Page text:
When you think about it, IT managers hold the fate of a business in their hands, after all, data is one of the most important assets to any business. This is why off-site backup is so important.
From customer databases, to purchase orders and to invoices, would your place of work still run effectively without it? Would customers complain? Would manufacturing be delayed, would deliveries slow? If a guaranteed level of service is given, would customers have to be compensated, what impact would this have on the business? Cash flow issues? Redundancies? All of this responsibility lies in the hands of the IT manager, who has to protect the business systems from hackers.
How does Ransomware work?
To ensure data is best protected, it is important to go back to the basics and acknowledge how it works. In its simplest form, Ransomware is infectious software that once opened on a device will encrypt data and block user access until a ransom for release is paid.
The ransom payment is typically requested in a cryptocurrency format, the most popular being Bitcoin, as it is incredibly difficult to trace these digital currencies and allows an extra layer of protection for the hackers.
Once exposed, the infection does not limit itself to one device and crawls along any associated networks, scouting all devices and data associated, finding as much information as possible before locking down and encrypting.
Ransomware is currently one of the biggest threats to businesses worldwide.
The Internet organised crime threat assessment (IOCTA) recently published its 2018 Cybercrime report and has firmly placed Ransomware at the top of the list once more. Although the growth of Ransomware is now slowing down, it remains one of the most active hacking methods, with many criminals using data gathered from initial Ransomware infections to target users further.
Ransomware is not a new development it has been around for a while and has evolved from early threats like the Floppy disk Trojans of 1989. You can read about the evolution of ransomware in our infographic, but it has since developed into modern strands that include WanaCry and CryptoLocker, partly driven by the massive implementation of technology in our everyday lives.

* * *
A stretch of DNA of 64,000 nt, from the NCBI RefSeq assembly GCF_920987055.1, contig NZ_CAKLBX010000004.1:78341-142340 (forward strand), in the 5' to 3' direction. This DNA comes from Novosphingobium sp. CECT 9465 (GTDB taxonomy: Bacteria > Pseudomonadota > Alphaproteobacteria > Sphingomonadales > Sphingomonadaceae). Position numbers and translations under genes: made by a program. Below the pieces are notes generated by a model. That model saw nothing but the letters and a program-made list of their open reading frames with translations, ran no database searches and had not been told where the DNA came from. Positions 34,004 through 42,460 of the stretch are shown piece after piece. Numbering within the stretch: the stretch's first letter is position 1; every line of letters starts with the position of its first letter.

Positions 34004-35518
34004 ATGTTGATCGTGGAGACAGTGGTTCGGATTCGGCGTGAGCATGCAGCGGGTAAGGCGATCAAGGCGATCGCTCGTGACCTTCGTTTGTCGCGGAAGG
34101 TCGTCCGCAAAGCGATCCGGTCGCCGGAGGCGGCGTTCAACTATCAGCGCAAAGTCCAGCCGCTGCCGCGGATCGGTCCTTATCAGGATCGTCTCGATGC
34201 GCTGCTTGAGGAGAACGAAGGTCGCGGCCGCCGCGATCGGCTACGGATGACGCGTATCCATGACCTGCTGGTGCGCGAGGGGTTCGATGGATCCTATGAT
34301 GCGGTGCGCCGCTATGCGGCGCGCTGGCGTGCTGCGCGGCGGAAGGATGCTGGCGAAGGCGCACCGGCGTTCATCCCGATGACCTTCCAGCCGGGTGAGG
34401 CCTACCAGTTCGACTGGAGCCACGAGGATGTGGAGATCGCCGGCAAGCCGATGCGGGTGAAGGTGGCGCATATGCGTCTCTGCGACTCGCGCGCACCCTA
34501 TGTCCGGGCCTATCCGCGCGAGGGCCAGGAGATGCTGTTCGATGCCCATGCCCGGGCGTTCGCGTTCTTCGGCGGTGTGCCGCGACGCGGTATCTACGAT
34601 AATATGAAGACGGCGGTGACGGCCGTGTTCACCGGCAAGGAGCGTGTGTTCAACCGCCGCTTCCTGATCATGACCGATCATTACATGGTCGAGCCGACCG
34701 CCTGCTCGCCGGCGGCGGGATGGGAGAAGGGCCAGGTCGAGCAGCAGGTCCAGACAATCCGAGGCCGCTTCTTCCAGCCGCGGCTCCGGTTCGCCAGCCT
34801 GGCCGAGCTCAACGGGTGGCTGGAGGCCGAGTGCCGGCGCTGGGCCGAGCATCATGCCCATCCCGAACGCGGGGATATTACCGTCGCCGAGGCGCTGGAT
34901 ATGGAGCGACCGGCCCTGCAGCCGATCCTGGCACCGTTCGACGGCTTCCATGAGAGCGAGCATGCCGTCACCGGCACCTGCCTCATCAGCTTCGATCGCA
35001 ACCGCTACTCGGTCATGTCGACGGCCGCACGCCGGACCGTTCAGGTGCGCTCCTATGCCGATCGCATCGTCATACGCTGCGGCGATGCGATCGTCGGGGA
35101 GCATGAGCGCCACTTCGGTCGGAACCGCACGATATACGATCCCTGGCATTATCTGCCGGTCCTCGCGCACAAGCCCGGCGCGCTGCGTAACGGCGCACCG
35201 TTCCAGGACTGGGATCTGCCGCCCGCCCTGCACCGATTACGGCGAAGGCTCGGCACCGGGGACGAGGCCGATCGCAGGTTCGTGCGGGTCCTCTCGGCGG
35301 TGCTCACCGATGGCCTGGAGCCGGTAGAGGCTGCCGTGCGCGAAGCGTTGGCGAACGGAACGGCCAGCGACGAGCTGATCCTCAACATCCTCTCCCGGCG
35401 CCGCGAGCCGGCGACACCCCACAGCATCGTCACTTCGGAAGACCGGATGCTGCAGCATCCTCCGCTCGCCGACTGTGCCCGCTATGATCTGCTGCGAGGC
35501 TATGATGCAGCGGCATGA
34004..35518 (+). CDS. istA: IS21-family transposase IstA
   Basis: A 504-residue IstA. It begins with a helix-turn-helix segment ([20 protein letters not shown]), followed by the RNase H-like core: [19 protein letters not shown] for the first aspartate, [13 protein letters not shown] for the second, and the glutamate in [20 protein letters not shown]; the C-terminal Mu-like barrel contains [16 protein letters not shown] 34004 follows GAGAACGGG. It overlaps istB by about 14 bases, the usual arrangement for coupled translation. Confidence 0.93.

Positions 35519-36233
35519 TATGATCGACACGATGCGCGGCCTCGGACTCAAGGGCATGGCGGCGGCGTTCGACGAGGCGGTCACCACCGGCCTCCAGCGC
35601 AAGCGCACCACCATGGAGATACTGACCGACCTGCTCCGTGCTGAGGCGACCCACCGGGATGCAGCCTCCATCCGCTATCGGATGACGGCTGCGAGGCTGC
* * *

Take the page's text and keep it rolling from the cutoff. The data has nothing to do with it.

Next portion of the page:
I back up my data already, is it protected?
Yes and no. If backups are connected to your existing network, then you may as we hold up the white flag as these will be encrypted, along with the original data. The only way to ensure total data protection is to store your data away from the network, off-site.
Thanks to the cloud the process of migrating data off-site has never been simpler, and you do not have to think about the archaic tape-based solutions.
Additionally, for an extra layer of security, it is also advisable to limit employees that can access this data off-site to prevent insider attacks. It may sound like an obvious step, but given all the responsibilities the IT manager has, it can often be forgotten, with a staggering amount of organisations granting permissions that are not required.
The way forward
We have made it no secret that we think Veeam software is one of the most comprehensive business continuity solutions in the marketplace and using Veeam cloud connect to transfer data to one of virtualDCS’ secure off-site data centres means that data protection has never been simpler.
Ensuring data security
Ransomware threats combined with data adequacy and Brexit concerns mean that it has never been more important to know where your data is located. Storing data in the UK offers an additional layer of protection to businesses, and you can read about it in depth in our blog ‘Is your data at risk after Brexit? Five ways to protect it now’.
If you would like to speak to someone about your current disaster recovery plan and how you can future-proof your data contact the team on 03453 888 327 or email sales@virtualDCS.co.uk